A retired Taiwanese general and another senior officer were charged Friday for involvement in developing a spy network for China, prosecutors said.
Taipei and Beijing have been spying on each other since the end of the Chinese Civil War in 1949, when the losing nationalist side fled to the island.
The major general, identified by his family name Chien, and a retired lieutenant colonel named Wei were charged with violating national security law, the Taipei District Prosecutor’s Office said.
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They were accused of assisting a Hong Konger named Tse who worked for an organization in southern China’s Guangdong province associated with Beijing’s Central Military Commission, a statement said.
Tse had visited Taiwan under the guise of doing business and recruited a number of retired officers by offering free meals and travel, in an attempt to use them to reach those on active duty.
Chien and Wei, among others, tried unsuccessfully to recruit Chang Che-ping, a top Air Force official who, according to the statement, served as Deputy Defense Minister from July 2019 to June 2021.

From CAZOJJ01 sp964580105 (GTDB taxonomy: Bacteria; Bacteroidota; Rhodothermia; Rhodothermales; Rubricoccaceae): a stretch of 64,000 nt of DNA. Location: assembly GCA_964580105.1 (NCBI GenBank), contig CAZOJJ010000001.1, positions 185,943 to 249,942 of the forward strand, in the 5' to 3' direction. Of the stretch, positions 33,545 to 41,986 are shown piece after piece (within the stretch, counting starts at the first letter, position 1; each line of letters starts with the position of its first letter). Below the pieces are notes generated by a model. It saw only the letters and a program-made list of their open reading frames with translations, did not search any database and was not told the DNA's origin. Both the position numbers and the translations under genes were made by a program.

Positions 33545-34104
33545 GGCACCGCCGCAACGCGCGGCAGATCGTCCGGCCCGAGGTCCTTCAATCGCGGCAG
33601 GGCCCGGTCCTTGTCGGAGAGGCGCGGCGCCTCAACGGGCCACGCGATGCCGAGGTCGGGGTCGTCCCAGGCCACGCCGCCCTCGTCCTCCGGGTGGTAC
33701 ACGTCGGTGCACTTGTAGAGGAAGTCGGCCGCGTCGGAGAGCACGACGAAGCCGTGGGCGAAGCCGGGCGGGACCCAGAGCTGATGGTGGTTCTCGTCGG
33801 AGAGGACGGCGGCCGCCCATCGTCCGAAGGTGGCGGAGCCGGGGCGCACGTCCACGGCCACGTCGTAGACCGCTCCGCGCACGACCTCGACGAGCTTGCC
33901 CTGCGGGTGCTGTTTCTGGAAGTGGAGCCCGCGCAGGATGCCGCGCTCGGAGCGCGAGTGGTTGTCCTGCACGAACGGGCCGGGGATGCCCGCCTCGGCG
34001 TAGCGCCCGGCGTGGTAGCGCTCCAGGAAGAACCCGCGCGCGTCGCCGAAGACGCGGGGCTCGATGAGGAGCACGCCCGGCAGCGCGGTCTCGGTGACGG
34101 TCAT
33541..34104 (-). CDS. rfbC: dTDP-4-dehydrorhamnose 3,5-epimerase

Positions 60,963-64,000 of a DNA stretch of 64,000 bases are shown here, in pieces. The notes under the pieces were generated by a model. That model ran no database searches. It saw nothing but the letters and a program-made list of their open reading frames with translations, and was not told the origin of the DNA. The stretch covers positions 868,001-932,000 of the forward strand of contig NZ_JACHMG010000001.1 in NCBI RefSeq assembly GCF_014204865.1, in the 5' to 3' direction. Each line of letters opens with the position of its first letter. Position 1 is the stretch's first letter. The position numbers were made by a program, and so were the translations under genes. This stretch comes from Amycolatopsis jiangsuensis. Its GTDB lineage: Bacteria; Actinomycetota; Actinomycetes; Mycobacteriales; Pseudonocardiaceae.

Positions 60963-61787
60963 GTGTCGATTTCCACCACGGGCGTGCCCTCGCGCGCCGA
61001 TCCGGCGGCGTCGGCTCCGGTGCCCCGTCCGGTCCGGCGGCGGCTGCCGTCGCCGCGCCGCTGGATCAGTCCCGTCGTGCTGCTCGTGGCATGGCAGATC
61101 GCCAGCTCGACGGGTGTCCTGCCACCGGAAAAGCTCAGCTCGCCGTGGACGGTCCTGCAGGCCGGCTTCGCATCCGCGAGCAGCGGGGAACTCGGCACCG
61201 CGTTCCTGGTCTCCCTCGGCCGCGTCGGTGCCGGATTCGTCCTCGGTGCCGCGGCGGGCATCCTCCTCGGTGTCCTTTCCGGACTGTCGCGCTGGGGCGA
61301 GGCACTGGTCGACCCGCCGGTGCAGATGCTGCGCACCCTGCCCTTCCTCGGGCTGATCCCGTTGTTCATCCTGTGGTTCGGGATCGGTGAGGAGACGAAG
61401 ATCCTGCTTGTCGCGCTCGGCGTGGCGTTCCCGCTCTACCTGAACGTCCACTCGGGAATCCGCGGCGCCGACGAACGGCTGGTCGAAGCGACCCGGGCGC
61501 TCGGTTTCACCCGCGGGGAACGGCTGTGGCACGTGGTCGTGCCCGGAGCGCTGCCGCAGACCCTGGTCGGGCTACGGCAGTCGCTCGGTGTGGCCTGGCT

“Both defendants intend to endanger national security and develop a network for Chinese military institutions,” the report said.
Chang, currently a strategic adviser to President Tsai Ing-wen, was investigated last year for his suspected links to the case and was later named as a witness rather than a defendant.
Tse stopped traveling to Taiwan after the case came to light and is on Taiwan’s wanted list.
One of Taiwan’s worst espionage scandals in the past involved an army general who headed an intelligence unit, who was sentenced to life in prison in 2011 for spying for China.
Beijing sees the self-governed democratic island as part of its territory that will one day be recaptured, if necessary by force.
It has stepped up pressure on Taiwan since Tsai’s election in 2016, as she rejects its stance that the island is part of China.
On Tuesday, 29 Chinese warplanes entered Taiwan’s air defense zone during their third-largest daily foray this year, followed by another major break-in involving 22 aircraft on Thursday, the island’s government said.
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